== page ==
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KUALA LUMPUR, Malaysia — Malaysia's Prime Minister Najib Razak said Saturday that communications on a Malaysia Airlines flight missing since last Saturday were disabled due to "deliberate action by someone on the plane" and that the last known signal from the airliner came more than seven hours after takeoff.

Speaking at a news conference in Kuala Lumpur, Prime Minister Razak said investigators were making calculations to try to determine exactly how far the airliner traveled after its last point of contact.

According to new satellite data analyzed by the FAA, NTSB, AAIB and Malaysian authorities, the plane's communications from the Aircraft and Communications Addressing and Reporting System were cut off just before the aircraft reached the east coast of the peninsula of Malaysia, and the aircraft's transponder was turned off shortly thereafter, near the border of Malaysia and Vietnam, he said.

Flight MH370 departed from Kuala Lumpur for Beijing at 12:40 a.m. on March 8 with 239 people on board. A multi-national search effort involving 14 countries, 43 ships and 58 aircraft has turned up no trace of the Boeing 777, despite an expansive search that has widened with each passing day.

The last confirmed communication from the plane to a satellite was 8:11 a.m. Malaysia time, Razak said.

The prime minister said the search for flight has entered a "new phase," focusing on two possible corridors -- a northern corridor from the border of Kazakstan and Turkmenistan to northern Thailand, and a southern corridor from Indonesia to the southern Indian Ocean.

The prime minister also confirmed reports that circulated earlier this week that the plane veered off its course toward Beijing, turning back westward and crossing over peninsular Malaysia into the northern stretches of the Strait of Malacca.

Razak announced that search operations were ending in the South China Sea and investigators are refocusing their attention on the pilots and passengers on board Flight MH370. He added that Malaysia was "working with the relevant countries to request all information relevant to the search, including radar data."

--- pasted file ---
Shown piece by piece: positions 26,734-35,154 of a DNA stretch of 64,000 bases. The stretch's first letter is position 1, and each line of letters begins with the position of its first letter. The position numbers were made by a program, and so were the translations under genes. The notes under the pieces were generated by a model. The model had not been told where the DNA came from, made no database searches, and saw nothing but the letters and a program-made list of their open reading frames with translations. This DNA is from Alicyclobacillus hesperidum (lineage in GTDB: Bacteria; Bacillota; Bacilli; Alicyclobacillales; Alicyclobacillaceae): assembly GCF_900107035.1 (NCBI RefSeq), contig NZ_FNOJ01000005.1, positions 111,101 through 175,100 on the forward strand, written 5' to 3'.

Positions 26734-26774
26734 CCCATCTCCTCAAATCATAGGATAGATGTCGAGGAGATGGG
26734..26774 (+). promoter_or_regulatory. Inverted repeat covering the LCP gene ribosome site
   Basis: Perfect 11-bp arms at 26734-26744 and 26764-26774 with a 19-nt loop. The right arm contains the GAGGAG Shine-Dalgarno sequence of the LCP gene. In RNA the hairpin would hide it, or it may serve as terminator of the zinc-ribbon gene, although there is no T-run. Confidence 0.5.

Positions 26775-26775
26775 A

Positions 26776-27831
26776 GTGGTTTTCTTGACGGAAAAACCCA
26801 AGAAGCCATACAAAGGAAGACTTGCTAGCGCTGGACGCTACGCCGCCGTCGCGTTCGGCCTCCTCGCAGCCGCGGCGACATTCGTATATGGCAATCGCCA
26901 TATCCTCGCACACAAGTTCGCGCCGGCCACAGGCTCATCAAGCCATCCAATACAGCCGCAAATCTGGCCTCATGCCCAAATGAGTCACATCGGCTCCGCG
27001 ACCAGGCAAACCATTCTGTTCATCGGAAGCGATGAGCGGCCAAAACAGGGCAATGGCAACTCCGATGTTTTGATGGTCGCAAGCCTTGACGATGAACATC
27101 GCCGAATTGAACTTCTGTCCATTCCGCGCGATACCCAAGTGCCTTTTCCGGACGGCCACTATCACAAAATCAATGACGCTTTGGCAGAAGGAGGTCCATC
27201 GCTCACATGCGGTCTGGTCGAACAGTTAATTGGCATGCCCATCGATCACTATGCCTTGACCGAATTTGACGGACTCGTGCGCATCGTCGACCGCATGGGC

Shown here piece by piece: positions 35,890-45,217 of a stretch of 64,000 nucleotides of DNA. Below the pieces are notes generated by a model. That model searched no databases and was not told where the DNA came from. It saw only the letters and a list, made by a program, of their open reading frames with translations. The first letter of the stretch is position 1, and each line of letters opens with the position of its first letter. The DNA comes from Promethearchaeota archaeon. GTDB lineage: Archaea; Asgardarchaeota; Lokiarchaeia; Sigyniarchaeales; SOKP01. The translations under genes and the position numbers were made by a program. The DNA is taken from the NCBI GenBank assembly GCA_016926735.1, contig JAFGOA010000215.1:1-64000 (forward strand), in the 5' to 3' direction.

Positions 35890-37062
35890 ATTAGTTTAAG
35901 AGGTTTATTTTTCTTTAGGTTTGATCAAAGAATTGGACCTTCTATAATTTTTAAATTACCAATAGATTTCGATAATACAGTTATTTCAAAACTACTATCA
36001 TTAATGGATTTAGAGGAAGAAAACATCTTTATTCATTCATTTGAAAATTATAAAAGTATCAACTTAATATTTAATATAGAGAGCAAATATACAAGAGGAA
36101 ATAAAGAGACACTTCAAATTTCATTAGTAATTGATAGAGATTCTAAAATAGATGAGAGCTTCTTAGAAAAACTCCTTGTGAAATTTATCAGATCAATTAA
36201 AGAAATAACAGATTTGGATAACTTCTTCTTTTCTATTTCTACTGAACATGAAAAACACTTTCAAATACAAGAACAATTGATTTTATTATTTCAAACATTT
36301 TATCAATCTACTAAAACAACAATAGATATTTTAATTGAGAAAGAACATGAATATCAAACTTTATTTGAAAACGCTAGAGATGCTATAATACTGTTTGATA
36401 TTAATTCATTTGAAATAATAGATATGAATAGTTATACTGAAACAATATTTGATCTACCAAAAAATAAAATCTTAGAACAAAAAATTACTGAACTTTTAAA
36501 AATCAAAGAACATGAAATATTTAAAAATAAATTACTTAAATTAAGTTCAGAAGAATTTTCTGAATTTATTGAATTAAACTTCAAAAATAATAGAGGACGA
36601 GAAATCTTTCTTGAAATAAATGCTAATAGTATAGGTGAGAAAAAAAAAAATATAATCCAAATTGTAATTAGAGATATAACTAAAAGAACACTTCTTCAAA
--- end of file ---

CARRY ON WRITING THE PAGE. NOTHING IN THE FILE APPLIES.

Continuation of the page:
Razak would not confirm a hijacking.

"Despite media reports that the plane was hijacked, I wish to be very clear: We are still investigating all possibilities as to what caused MH370 to deviate from its original flight path," he said.

Razak also defended Malaysia's handling of the investigation, saying that they have followed up each and every lead.

According to a report by Reuters, authorities searched the home of the pilot shortly after the prime minister's statement.

"For the families and friends of those involved, we hope this new information brings us one step closer to finding the plane," Razak said.

On Friday, Indian ships and planes expanded their search to areas west of the Andaman and Nicobar islands chain, hundreds of miles from the intended course of Flight MH370, said V.S.R. Murty, an Indian Coast Guard inspector-general.

Much of the early search has focused east of Malaysia in the South China Sea, where the aircraft last communicated with air-traffic base stations about an hour after departing for Beijing.

Three days ago, six Indian navy and coast guard ships, plus reconnaissance planes, began searching eastern parts of the Andaman Sea. Friday, they headed west of the Andaman and Nicobar islands near the Bay of Bengal.

There are more than 500 islands in that chain, many of which are richly forested and uninhabited.

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